IDENTIFIED, SCARCE FIRST MODEL MAYNARD CARBINE CARRIED BY A TROOPER IN CONFEDERATE GENERAL J.E.B. STUART’S VIRGINIA CAVALRY

$7,950.00 SOLD

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Item Code: 526-82

Presented here in fine original condition is a First Model Maynard carbine identified to a trooper in the Confederate 1st Virginia Cavalry, Levi Leopold. German-born Levi Leopold, a thirty-three year old family man with a wife and two children was a merchant in Amelia Court House, VA when he enlisted as a Private in Captain S. S. Weisiger’s local cavalry company on 5 Sep 1861 for a period of one year. The company was later designated Company “G”, 1st Virginia Cavalry and Leopold served in it from the First Battle of Manassas until he was detached to the CS Commisary Dept from March 1863. Private Leopold was captured in action near Yancyville in Louisa County, VA on May 3 1863 and was paroled at Old Capital Prison in Washington DC later in the month. He returned home on May 27 and was hospitalized with ‘varicose veins’ at General Hospital # 9 at Chimborazo. Leopold returned to active duty on January 6, 1864 and rejoined Company “G” and served in the field until the close of the war. The hard fighting First VA Cavalry participated in more than 200 engagements in the war and was one of the very few rebel cavalry units that cut through the Federal lines at Appomattox in April 1865. Levi Leopold returned home to his family and his business after the war. He died in Richmond on November 15, 1897.

The well-favored, single-shot, breech-loading early Maynard carbine used a .50 caliber metallic cartridge and was the invention of New Jersey doctor Edward Maynard who patented his first model carbine in 1851. In 1857, the US government contracted 400 first model carbines and though many more were used, no other official government contracts are recorded. Produced in 1858 and 1859, total estimates of the early models range to the 5,000 count and utilized the Maynard tape priming system for ignition. Early Maynard carbines were listed in the Confederate Ordnance manuals as an official weapon but no such carbines were ever known to be produced in the south, unlike some of the cartridges used in the carbine.

The percussion weapon measures 36½” long, weighs 6 pounds with a black walnut stock but no forend. The round, 20” long, three-groove barrel includes a 5” long octagonal section at the breech. Barrel exhibits some slight movement / wear at the receiver hinge. A standard 3 3/16” long, folding tang rear sight with an open rear sight and a brass blade front sight. Walnut stock is untouched and wears a dark, pleasing patina overall. The heavy robust iron buttplate accommodates an iron patchbox that is stamped “MAYNARD PATENTEE / SEPT 22, 1845 / MAY 27, 1851 / JUNE 17, 1856” in four lines. Stamping overall is thin but readable. All gunmetal wears a dark, plum patina and retains no original case hardening. Frame is stamped “MAYNARD ARMS CO. / WASHINGTON” in two lines on the right side and marked “MANUFACTURED BY / MASS. ARMS CO., / CHICOPEE FALLS”. All stampings clear and sharp. Serial number 4621 found inside the Maynard tape primer door.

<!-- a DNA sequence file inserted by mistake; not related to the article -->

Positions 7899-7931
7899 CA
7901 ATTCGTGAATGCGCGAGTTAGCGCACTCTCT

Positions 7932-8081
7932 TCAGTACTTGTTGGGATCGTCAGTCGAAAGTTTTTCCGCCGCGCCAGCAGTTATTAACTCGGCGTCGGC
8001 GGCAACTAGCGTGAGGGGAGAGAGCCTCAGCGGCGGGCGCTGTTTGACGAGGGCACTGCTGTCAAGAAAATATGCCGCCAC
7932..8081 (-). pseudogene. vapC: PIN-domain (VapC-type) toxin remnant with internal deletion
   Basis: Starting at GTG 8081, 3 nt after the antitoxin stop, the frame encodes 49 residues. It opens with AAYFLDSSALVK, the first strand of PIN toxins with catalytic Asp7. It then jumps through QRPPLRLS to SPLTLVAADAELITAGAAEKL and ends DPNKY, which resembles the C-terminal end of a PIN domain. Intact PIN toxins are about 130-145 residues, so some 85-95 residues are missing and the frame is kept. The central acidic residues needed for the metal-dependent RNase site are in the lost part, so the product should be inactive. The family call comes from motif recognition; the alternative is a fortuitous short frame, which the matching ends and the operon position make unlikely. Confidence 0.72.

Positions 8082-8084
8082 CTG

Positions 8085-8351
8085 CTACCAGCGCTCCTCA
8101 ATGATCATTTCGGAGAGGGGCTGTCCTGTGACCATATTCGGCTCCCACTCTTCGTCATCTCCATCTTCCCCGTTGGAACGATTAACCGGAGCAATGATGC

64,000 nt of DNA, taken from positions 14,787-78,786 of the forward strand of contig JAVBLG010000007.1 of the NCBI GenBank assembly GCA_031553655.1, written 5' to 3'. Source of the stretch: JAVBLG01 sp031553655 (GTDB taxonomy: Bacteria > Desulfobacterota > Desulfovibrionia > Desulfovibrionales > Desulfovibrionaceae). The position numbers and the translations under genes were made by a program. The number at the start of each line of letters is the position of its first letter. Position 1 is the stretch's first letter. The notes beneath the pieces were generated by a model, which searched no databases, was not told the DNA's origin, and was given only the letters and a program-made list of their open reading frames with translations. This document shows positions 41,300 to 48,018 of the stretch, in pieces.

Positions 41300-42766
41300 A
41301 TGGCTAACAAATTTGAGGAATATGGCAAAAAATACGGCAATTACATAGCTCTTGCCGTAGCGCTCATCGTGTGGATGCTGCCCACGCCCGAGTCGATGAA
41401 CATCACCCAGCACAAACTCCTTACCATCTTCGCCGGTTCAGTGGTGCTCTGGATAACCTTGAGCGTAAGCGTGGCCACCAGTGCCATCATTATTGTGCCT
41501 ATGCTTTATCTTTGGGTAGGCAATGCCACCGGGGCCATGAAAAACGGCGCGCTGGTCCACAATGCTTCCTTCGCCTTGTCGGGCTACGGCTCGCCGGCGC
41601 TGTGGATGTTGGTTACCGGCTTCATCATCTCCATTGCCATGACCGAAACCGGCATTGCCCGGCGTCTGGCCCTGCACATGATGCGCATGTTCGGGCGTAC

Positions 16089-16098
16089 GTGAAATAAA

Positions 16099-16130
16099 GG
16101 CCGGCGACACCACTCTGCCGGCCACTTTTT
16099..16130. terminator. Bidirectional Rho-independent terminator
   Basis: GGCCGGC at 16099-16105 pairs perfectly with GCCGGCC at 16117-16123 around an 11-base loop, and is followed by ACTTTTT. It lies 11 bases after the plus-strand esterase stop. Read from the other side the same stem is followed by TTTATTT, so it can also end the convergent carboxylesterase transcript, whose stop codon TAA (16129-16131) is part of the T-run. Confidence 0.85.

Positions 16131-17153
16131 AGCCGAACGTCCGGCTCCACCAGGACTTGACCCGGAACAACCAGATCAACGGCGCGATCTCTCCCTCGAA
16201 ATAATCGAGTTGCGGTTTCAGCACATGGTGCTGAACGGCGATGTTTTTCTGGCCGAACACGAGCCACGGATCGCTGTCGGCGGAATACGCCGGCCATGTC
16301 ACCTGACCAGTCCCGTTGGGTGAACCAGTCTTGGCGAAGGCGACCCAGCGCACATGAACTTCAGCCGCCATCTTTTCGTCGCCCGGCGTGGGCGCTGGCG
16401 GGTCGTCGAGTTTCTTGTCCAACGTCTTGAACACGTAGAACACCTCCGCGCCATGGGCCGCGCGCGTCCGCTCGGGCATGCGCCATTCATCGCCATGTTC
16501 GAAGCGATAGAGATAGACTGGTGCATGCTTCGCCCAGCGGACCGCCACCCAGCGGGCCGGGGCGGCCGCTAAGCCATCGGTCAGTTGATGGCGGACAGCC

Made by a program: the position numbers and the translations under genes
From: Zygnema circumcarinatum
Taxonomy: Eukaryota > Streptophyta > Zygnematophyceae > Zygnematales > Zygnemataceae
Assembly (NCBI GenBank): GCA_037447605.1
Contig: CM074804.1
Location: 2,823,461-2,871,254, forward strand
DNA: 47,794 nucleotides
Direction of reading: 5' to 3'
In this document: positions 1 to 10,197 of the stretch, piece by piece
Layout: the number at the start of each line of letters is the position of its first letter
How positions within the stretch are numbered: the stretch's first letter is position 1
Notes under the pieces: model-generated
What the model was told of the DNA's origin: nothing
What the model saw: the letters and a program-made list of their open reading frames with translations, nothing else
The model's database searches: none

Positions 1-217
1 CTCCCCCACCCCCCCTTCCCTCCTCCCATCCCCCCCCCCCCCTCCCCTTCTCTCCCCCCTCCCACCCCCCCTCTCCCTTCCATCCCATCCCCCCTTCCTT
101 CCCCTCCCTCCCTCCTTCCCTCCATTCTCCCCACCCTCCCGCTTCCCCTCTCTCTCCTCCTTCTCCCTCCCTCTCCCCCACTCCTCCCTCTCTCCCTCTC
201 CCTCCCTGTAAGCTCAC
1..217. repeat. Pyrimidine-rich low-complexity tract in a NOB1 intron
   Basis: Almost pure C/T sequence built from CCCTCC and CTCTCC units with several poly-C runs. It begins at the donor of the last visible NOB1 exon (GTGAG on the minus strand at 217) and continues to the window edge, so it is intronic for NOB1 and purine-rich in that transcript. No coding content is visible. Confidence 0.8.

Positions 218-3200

The Maynard proved a lightweight, very serviceable and dependable carbine that saw extensive service in the field on both North and South cavalry units. When initially found, there was no soldier identification affiliated with this carbine but once the stock was lightly cleaned, dates, letters and initials surfaced to reveal the identity to Levi Leopold. Visible on the right side of stock in front of the patchbox are the light handcarved markings that read “1861”. Inches away are the letters “Va” and the initials “L L” carved into the wood directly behind the receiver frame. Extensive Confederate records research in the National Archives in Washington DC by professional researcher Vonnie Zullo revealed the identity of engravings as Levi Leopold in the 1st Virginia Cavalry regiment.

The handsome, black walnut stock exhibits the strong ‘feathering’ effect but no government cartouches or sub-inspector stampings are found. Dings and dents are at a minimum. Weapon has no sling bar with saddle ring. Carbine exhibits still crisp mechanics and all screws are very good and not buggered up. Extremely rare, this early First Model Maynard carbine is a super fine representative of an identified, war-dated, Confederate cavalry arm of the Civil War.

Leopold’s weapon is accompanied with all his available CS military compiled service records from the National Archives in Washington DC. This Maynard carbine is a fine identified collectible from one of J.E.B. Stuart’s own cavalrymen.   [ra]

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